|Hardcover, 531 pages|
Borrowed from my wife
Read April 2019
This was the first 2019 Hugo finalist I read (excepting those I read before the finalists were announced, and excepting the fact that the Lodestar Award for Best Young Adult Book is "not a Hugo"). My wife and her book club had read it not long after it came out, and I knew from their discussions that it was influenced by Avatar: The Last Airbender. If I'd not known that I wonder if I would have recognized the parallels, but they were incredibly, frustratingly obvious once they were pointed out. Except that Children of Blood and Bone is nowhere near as good as Avatar.
Adeyemi never made me care about any of these characters or their relationships; the one innovation over the set-up of Avatar is that the main characters end up adventuring with the sister of the Zuko-analog, but even though she's one of the book's three first-person narrators, she ends up feeling the sketchiest. She's done this huge thing in throwing away her family, but you have almost no sense of her as a person for some reason. There's a lot of will-they-won't-they between different combinations of (all straight) couples, but it all kind of comes down to the male characters noticing the female characters' "curves" again and again.
The novel is written in the present tense, which normally I don't mind, but based on this book, I have to conclude that it just does not work for epic fantasy. (A few weeks after finishing this book, I read Ursula Le Guin's Conversations on Writing, where she claims that present tense is good for "high suspense, high drama, cut-to-the-chase writing" but not "a big, long story," especially one engaged with history-- as epic fantasy in general and CBB in specific are.) Adeyemi also way overuses the one-sentence paragraph in an effort to make things seem dramatic, and soon the book's constant dire pronouncements become comedic.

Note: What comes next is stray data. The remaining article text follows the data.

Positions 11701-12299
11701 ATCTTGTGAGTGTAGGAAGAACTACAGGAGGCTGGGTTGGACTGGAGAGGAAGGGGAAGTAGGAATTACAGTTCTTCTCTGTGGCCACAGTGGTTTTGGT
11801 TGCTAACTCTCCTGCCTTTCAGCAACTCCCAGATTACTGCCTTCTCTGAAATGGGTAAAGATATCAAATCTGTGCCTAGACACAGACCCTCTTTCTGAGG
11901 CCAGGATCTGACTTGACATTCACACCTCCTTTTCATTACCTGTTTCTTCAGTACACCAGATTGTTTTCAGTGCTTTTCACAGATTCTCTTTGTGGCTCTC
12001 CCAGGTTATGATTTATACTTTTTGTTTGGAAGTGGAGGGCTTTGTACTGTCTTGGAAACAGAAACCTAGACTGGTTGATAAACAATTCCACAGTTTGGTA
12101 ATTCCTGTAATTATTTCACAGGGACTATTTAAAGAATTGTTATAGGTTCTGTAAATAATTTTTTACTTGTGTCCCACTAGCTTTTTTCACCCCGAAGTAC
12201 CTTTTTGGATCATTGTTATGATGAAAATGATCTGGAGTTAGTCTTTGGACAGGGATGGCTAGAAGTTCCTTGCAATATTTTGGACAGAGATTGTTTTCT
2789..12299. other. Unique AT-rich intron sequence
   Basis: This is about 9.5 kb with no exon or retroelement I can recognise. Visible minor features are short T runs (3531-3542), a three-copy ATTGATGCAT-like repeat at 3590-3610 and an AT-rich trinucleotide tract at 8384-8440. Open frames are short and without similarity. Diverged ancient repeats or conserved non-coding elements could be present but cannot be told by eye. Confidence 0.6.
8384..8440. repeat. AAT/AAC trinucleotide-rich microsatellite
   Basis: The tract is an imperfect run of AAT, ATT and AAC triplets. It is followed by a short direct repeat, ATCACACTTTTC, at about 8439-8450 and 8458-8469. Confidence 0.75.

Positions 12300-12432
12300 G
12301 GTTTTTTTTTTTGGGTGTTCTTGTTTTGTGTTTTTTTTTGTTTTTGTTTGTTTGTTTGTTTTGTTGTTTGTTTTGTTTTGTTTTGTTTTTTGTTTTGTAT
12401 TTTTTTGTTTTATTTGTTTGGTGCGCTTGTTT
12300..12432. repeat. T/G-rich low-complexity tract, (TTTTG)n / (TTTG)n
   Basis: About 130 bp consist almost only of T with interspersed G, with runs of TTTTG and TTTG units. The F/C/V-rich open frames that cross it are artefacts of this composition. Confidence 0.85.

Bits of the novel-- often key scenes-- just seemed poorly written. There's a bit where Our Heroes participate in an arena battle between ships. Somehow these battles happen every day and feature dozens of ships, each of which has to be crewed by dozens of slaves... and no one survives most of the battles! How do they not run out of slaves and ships so quickly as to make it unprofitable? The battle itself features the main character underwater, but the way Adeyemi writes, it never really feels as if she's underwater, because she can always tell what's going on on the surface... and she can even speak in order to create her spells. Or there's another scene where the main characters pause their epic quest to prevent genocide which has a deadline of days away in order to go to a really rocking party. It's hella contrived.
At 500+ pages, this book quickly wore out its welcome to me, but I persevered to the end. I am unsurprised to learn it was optioned for a movie before it came out; it feels like a novel written with the movie in mind. I am also unsurpised but disappointed that this is what people think the best of YA sf&f is, generic knock-offs with a thin veneer of innovation. I get that there is little epic YA fantasy with African influences... but you have to do something with those influences other than produce a generic piece of epic YA fantasy, otherwise what's the point?